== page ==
How would you cope if you felt like you were going to die within the next 24 hours?
Writer and director Amy Seimetz (“Alien: Covenant”, “Pet Sematary”) created this colorful tale of death and mystery that keeps me confused hours after watching it.
Amy, Kate Lynn Shell (“Brigsby Bear“, “High Maintenance (TV)”), wanders home after a fight with her boyfriend, detailing to herself on the fact that she will be dying tomorrow. While sitting in silence and researching urns on Amazon, she decides to call her friend Jane, Jane Adams, “Brisgby Bear“, “Hung (TV)”) and tell her the news.
Jane believes this to be related to a recent relapse as Amy’s a recovering alcoholic, so she decides to come over to check on her. Once there, Jane tries to calm Amy, but Amy delves deep into the death conversation.
Jane leaves confused but like a spreadable illness, Jane begins to have thoughts that she may die tomorrow tool. Like a domino effect, she begins to take this contagion everywhere she goes, and unknowingly shatters lives in the process.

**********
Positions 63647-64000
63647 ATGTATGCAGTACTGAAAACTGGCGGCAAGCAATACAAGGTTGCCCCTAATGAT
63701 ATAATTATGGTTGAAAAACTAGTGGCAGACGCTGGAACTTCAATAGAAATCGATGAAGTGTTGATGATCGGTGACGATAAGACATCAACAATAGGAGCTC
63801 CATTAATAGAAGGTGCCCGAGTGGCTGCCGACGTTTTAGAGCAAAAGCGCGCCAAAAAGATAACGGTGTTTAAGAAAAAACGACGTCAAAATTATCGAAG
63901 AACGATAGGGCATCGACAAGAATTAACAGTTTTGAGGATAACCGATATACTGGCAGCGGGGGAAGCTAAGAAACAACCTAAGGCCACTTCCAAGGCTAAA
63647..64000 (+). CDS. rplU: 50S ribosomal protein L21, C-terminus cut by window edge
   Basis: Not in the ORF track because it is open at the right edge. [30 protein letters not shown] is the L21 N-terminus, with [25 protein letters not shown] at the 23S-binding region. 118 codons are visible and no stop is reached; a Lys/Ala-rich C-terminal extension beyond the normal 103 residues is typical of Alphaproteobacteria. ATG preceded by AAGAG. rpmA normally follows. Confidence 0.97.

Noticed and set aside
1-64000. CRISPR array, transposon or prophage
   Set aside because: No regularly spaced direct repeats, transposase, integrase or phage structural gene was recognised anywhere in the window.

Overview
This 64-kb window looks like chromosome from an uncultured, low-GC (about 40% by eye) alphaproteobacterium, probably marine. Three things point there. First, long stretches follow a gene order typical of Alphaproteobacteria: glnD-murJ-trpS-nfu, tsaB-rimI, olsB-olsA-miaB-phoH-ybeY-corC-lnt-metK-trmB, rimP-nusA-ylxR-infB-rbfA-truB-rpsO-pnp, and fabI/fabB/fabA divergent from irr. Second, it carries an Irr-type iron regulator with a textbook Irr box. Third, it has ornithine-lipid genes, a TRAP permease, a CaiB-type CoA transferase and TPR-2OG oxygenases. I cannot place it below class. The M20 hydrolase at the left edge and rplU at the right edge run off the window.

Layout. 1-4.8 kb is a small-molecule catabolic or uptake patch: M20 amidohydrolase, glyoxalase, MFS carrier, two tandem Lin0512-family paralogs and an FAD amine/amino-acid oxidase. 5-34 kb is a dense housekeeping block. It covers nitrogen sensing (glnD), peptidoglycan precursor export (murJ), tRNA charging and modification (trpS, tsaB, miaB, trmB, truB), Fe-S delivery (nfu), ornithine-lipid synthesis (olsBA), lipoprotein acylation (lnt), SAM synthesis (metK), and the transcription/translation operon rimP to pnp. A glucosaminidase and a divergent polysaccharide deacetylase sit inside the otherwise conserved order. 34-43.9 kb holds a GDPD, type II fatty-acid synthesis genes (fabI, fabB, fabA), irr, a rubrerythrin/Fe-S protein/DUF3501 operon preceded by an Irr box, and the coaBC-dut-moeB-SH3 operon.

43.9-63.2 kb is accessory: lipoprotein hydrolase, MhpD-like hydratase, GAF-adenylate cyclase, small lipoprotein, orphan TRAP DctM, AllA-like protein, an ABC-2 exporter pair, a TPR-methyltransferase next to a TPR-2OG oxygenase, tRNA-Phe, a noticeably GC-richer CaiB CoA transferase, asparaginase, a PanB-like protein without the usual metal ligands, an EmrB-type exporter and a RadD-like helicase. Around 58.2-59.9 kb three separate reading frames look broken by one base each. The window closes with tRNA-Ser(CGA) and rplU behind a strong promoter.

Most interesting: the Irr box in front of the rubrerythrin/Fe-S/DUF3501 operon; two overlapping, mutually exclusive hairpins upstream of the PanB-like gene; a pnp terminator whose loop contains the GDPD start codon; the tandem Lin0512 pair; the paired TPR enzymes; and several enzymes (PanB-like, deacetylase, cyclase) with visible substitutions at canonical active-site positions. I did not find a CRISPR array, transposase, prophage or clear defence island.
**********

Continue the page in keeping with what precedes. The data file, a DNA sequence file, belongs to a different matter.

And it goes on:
Seimetz immediately grabs your attention from the opening scene as we’re thrown into chaos from an unknown POV. This is Seimetz’ feature film directing debut, but she has been in the industry for two decades primarily as an actress. I hope to see what she can do with a bigger budget, because what she does with so little is extraordinary.
She has a top-notch indie cast at her disposal that bring everything they have in every scene. Chris Messina (“The Mindy Project (TV)”, “Birds of Prey“), Katie Asleton (“The League (TV)”, “Bombshell”), and ‘TvVon the Radio’ Frontman Tunde Adebimpe are the standouts as those that must take action when something doesn’t go as planned.
The score by the Mondo Boys should not be ignored as well. It’s as beautiful as it is haunting, and they like to make sure you fear what’s next for these characters.
I believe this film relates to our society especially with how quickly false news gets spread and how it creates an even quicker fear. Instead of trying to figure out why or what happened, it becomes acceptance of the fear and just embrace the outcome.
We are all okay and not okay, and Seimetz makes sure we don’t know the difference.